Saturday, November 18, 2017

Rowland Cook, you had mail.


In my study of the lines of Shem Cooke (brought about by the results of my brother's YDNA test) I've noticed several names which are used frequently by his descendants.  Shem/Shemuel/Isham, Rowland and Claiborne are very common in his line so I've been collecting and studying each of those including all of the spelling variations of both the given and surname.   I found mention of a Rowland Cook in a listing of persons with letters remaining at PO in Cedar Bluff Alabama(Cherokee Co.)  This would be Rowland B Cook, son of Shem Cooke and Temperance Blackwell. Why was his mail not picked up?  Maybe he was away on business in 1841 or had just lapsed on picking up his mail.  He was enumerated in Cherokee Co Alabama in the 1840 AND 1850 Federal Census. This branch is covered in Many Cookes and their Broth (see Ancestry Message board post about book) published in 1967 by Charles G Cooke, which is a self described  "genealogical outline of the Cooke Family of Virginia, North Carolina, Georgia and Alabama."  The author mentioned that he had been unable to place where Rowland B. Cook was during the 1870 census. According to records within the churches where he attended and preached, he had removed to Giles Co TN and been there during that time.  Improved search and indexing in recent years has allowed us to see that he was enumerated  in Madison County Alabama with his wife(30 yrs his junior) and their children.  Amazingly in this entry he is only 5 years older than she. Given the names and ages of his children and wife I can tell this is him.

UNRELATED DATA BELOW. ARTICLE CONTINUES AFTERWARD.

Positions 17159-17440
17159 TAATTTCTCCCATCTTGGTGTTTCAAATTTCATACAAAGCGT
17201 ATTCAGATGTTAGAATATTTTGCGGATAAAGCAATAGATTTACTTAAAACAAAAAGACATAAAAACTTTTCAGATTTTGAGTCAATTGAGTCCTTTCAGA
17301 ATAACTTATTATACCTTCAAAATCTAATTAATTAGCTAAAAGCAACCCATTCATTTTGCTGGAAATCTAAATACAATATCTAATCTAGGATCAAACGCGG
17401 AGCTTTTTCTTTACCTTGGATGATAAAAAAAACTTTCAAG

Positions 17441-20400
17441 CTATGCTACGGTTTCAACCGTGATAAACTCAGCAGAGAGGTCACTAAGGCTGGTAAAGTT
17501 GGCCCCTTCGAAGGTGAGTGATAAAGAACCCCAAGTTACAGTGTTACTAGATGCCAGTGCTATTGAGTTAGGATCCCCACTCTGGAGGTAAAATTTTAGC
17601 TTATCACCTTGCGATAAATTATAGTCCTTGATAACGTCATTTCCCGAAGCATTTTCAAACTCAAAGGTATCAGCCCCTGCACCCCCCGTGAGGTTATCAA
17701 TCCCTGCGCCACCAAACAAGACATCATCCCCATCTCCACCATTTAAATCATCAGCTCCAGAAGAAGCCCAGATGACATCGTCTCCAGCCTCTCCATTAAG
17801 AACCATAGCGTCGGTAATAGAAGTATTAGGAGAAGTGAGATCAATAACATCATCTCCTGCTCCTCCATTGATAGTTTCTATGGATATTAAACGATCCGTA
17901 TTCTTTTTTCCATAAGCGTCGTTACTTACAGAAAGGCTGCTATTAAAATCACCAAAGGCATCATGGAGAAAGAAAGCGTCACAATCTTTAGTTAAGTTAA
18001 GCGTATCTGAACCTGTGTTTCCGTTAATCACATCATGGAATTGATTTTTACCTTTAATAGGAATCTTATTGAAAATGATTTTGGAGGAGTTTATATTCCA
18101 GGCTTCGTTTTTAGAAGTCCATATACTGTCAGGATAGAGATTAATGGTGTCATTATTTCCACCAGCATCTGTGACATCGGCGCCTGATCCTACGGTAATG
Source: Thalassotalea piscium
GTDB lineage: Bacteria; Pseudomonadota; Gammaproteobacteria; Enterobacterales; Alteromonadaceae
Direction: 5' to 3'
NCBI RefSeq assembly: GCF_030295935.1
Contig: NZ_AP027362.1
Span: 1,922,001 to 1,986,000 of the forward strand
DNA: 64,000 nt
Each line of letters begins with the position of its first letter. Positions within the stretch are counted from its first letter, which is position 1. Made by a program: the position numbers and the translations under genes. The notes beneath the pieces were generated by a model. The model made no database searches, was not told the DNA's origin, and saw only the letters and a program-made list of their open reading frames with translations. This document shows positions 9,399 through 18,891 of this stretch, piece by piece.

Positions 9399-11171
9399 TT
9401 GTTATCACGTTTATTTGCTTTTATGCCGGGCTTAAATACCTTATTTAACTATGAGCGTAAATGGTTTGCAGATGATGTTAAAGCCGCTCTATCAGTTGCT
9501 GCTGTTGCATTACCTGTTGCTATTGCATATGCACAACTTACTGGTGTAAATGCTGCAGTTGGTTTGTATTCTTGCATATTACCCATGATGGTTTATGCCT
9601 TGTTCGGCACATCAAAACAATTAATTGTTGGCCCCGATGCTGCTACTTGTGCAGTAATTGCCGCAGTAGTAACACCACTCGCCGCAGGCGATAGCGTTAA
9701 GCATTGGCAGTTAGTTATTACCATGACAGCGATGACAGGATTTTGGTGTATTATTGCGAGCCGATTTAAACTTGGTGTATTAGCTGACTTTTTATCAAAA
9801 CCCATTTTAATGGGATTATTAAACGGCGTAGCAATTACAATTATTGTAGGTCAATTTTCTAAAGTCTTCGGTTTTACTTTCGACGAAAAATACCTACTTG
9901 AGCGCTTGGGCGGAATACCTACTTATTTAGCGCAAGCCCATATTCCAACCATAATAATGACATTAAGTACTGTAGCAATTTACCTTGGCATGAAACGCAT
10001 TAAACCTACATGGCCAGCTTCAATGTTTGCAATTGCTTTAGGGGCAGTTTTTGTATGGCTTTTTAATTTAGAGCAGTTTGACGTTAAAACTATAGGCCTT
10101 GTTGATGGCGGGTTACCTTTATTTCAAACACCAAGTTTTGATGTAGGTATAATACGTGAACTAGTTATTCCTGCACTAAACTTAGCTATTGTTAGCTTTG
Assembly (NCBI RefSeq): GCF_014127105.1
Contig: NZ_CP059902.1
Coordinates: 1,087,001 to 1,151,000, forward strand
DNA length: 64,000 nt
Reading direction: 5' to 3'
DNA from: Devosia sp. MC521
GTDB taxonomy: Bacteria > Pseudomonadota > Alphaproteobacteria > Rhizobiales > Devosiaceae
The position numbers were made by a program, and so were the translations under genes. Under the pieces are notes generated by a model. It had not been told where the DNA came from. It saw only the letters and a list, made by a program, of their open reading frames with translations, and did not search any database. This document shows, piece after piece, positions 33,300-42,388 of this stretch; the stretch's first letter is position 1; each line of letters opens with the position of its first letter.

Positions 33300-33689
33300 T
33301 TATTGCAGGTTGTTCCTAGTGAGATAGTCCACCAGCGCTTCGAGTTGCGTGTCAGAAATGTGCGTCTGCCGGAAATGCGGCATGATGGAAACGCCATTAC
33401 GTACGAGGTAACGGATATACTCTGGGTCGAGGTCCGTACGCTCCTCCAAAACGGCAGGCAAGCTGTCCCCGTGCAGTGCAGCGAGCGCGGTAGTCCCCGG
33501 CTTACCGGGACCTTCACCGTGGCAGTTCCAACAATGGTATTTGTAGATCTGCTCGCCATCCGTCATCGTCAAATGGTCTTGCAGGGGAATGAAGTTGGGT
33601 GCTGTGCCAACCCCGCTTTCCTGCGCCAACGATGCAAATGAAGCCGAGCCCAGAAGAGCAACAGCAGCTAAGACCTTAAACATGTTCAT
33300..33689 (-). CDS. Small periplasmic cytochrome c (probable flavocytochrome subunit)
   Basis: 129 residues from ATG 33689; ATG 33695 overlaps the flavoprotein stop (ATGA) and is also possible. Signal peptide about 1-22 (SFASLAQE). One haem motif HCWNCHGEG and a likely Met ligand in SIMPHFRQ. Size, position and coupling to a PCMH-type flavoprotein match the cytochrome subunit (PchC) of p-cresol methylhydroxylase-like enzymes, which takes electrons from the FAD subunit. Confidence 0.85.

Sources:

Jacksonville Republican (Jacksonville, Alabama) 01 Dec 1841, Wed • Page 4  (https://www.newspapers.com)

Year: 1830; Census Place: Fayette, Georgia; Series: M19; Roll: 17; Page: 196; Family History Library Film: 0007037.  Search on Rowland B Cook (https://search.ancestry.com/search/db.aspx?dbid=8058)

Year: 1840; Census Place: Cherokee, Alabama; Roll: 3; Page: 132; Family History Library Film: 0002332.  Search on R. B. Cook (https://search.ancestry.com/search/db.aspx?dbid=8057)

Year: 1850; Census Place: District 26, Cherokee, Alabama; Roll: M432_3; Page: 53B; Image: 112.  Search on R. B. Cook (https://search.ancestry.com/search/db.aspx?dbid=8054)

Year: 1860; Census Place: Bowdon, Carroll, Georgia; Roll: M653_113; Page: 552; Family History Library Film: 803113. Search on R. B. Cook (https://search.ancestry.com/search/db.aspx?dbid=7667)

Year: 1870; Census Place: Township 3 Range 1 Subdivision 53, Madison, Alabama; Roll: M593_27; Page: 102A; Family History Library Film: 545526.  Search on Bryant Cook (https://search.ancestry.com/search/db.aspx?dbid=7163)

Thursday, October 26, 2017

Almedia Jones Bassett--U.S. Special Census on Deaf Family Marriages and Hearing Relatives


James A Bassett and Almedia Jones